Thursday, February 16, 2006

Watching the Olympics

I have mixed feelings when I watch the Olympics.

On the one hand, I don’t particularly like the “rah-rah, my country is better than your country, look at how many medals we have” attitude. Yet, on the other hand, I love the notion that nations can come together in a joint endeavour for peaceful, even idealistic purposes; the notion that athletes can compete just for the purity of their sport.

Naïve? Maybe. But I want to look beyond the doping scandals; beyond the politics; beyond the judge-tampering; beyond the egos. I want to forget about medal predictions and the ensuing mega bucks involved in sponsorship deals. I know all of these exist, but I’d like to look beyond all the negatives just long enough to remind myself that there are nobler reasons for the Olympics.

Instead, I want to see those thousands of athletes who attend the Olympics with no real chance of winning a medal, but are happy just to participate on this particular world stage. I want to see the individuals pushing themselves to their limits, further than they ever thought possible, just to see what they can achieve. It’s like people who enter marathons, with no hope of winning, but with the satisfaction of saying they competed and crossed the finish line.

Sure, I'll be there, in front of my TV, cheering on the Canadian hockey teams and gritting my teeth with anxiety as I watch Emmanuel Sandhu go up for his triple axel, but deep down, I like the stories of athletes from some remote village who decided that it would be cool to try bobsledding or ski jumping or some other unlikely sport and end up at the Olympics. I'm a sucker for the underdog.

Yesterday, in the women's cross-country ski team sprint, Canadian Sara Renner broke a pole mid-way through the race (she later described it as being like canoeing without a paddle). A Norwegian team coach saw what happened and handed her a replacement. Renner and Becky Scott ended up winning a silver medal. The Norwegian didn't have to do what he did, but he did it anyway. When thanked and interviewed about it later, Norwegian officials downplayed it, saying it was the right thing to do and why would anyone think it was unusual? You see, it's things like this that give me hope there is such a thing as true sportsmanship and the Olympic ideal.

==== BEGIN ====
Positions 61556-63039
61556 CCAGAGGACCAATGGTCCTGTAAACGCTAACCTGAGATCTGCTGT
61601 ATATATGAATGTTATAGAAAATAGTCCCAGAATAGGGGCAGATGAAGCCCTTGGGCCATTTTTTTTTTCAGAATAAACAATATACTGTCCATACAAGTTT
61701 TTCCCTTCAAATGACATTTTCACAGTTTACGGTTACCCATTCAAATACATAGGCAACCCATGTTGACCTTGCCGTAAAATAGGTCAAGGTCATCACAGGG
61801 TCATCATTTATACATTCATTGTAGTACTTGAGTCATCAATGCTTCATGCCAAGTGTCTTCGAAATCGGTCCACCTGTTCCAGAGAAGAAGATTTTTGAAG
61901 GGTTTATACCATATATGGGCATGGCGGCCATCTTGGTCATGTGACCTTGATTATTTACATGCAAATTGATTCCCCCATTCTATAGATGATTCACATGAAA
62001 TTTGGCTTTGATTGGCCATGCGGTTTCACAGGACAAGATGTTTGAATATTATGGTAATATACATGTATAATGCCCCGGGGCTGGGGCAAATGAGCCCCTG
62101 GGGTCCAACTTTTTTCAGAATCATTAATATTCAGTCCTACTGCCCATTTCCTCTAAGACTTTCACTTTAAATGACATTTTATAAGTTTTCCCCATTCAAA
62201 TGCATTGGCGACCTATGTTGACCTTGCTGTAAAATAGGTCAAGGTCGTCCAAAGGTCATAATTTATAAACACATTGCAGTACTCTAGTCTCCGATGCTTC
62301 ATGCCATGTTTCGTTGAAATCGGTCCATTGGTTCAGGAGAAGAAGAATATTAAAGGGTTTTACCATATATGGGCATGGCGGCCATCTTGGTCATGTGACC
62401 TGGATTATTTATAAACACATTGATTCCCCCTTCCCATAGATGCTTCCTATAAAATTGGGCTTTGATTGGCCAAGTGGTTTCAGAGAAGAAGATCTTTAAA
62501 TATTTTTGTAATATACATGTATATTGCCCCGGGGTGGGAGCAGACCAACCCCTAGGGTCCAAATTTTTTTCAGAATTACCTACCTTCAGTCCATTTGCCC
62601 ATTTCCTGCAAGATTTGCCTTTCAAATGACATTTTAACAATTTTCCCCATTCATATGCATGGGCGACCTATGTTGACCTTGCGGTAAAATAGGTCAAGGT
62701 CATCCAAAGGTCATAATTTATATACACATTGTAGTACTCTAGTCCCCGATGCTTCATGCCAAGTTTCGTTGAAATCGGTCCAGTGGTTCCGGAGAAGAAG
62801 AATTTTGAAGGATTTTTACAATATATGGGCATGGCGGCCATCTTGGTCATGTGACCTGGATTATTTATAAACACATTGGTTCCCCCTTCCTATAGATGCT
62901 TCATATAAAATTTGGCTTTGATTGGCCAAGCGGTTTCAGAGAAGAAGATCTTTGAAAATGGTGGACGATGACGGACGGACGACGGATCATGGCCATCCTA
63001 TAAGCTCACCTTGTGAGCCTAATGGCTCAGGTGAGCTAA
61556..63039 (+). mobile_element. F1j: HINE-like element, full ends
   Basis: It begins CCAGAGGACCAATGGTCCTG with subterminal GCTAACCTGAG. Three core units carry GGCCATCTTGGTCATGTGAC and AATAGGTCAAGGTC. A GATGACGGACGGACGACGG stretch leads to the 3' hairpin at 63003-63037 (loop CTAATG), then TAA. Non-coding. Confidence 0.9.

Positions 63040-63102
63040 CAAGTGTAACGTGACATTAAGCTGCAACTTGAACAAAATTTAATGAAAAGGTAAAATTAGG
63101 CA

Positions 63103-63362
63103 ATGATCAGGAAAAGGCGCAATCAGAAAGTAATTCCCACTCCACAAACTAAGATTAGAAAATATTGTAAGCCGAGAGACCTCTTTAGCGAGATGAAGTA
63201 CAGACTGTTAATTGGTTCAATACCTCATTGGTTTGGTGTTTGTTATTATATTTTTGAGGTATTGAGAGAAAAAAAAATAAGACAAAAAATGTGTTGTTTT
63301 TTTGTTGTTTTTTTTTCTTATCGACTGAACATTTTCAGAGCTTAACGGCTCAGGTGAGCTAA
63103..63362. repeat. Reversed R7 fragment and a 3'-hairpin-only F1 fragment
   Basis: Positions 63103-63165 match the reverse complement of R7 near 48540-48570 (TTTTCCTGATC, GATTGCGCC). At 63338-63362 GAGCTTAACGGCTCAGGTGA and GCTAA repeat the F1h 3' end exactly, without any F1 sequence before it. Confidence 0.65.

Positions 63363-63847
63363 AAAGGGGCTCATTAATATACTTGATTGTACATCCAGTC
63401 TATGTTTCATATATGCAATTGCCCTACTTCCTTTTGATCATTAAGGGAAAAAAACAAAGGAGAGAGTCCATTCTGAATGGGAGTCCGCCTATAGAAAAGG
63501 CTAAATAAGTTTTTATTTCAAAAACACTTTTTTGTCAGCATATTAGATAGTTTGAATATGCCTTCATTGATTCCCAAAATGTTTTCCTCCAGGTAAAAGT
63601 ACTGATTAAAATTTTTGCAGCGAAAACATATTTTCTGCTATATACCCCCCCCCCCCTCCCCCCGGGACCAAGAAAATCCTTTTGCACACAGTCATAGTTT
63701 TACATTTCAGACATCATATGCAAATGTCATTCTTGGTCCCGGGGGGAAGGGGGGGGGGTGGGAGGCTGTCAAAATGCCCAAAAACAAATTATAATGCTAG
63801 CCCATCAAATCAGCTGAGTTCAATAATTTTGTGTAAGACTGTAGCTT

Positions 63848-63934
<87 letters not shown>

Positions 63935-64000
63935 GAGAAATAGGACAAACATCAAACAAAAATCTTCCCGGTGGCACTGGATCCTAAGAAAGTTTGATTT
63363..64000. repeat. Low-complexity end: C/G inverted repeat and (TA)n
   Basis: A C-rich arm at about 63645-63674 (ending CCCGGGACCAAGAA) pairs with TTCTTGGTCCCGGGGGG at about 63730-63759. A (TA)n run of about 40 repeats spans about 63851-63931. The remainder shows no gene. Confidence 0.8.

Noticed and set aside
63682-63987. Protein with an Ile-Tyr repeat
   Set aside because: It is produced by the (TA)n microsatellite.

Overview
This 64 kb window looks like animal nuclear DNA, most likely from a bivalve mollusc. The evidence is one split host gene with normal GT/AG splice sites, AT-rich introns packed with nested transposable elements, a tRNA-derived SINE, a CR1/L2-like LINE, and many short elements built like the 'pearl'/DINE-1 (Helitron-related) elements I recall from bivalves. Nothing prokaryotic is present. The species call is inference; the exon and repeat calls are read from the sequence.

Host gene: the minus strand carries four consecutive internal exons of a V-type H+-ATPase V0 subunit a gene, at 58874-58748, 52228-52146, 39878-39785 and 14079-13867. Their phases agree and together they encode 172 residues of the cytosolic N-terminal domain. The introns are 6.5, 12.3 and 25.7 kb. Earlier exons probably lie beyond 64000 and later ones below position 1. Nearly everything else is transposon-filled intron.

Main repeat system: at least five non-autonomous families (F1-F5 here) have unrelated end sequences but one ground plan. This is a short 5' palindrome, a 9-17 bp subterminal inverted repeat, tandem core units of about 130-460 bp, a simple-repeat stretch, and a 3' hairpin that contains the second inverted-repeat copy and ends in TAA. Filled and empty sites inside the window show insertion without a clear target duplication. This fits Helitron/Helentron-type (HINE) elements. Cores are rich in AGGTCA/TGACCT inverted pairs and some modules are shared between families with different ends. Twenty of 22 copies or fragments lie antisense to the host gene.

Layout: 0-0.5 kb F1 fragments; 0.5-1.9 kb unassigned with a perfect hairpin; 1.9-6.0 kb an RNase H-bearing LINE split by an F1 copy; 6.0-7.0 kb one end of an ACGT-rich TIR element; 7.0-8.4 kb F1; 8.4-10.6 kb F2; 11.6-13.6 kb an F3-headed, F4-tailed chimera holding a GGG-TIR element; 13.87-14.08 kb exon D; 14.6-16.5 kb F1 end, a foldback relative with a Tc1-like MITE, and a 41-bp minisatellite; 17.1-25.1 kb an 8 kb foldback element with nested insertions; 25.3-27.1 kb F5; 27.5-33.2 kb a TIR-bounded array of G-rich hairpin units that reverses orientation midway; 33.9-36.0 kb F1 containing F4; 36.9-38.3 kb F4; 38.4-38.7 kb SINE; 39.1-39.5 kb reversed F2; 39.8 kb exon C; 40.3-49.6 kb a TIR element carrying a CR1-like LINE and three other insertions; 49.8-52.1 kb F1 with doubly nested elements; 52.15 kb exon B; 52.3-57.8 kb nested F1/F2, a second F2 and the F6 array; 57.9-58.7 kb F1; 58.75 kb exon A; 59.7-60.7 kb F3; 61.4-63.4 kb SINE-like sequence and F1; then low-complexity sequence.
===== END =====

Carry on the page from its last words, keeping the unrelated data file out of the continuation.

I want to think of an international event that gives promise to peace and understanding, if only we’d give it a chance - and dare I say it, echo the words of John Lennon’s “Imagine”, sung at the opening ceremonies.

You may say I’m a dreamer
But I’m not the only one.
I hope someday you’ll join us
And the world will live as one.

Yeah, I know, I’m just an old-school hippie at heart.


Anonymous said...

I feel this way, too, and love the spirit of the Olympics. It is also amazing to see athletes who are the best in the world at what they do. Only a tiny fraction of one percent of people can say they competed in the Olympics. Just getting there is a major accomplishment that takes tremendous dedication, focus, talent, and effort. It's an elite group.

Anonymous said...

i am pathetic. i am mad at the olympics because coronation street has been pre-empted because of them.

*sigh* i don't know what this says about me.

Anonymous said...

Coronation Street, eh? Have you seen this site?

Anonymous said...

I hadn't heard that story about the skier - very heart-warming. I'm not into sports but I've loved the Olympics since I was a little kid and I can't help getting caught up in the patriotism - but also, like you, I love the stories of all the athletes have overcome. Not just the ones from little Korean villages, but even some of the American athletes. And I loved the story about the Chinese figure skating coach, how he and his 12-year-old partner were the first Chinese to compete in skating in the Olympics, trained from looking at still photos (no video even!) with the girl in a crash helmet to learn throws, etc, and then they came in dead last and got laughed at. So sad, but that man has built to Chinese team from scratch - and no one is laughing now!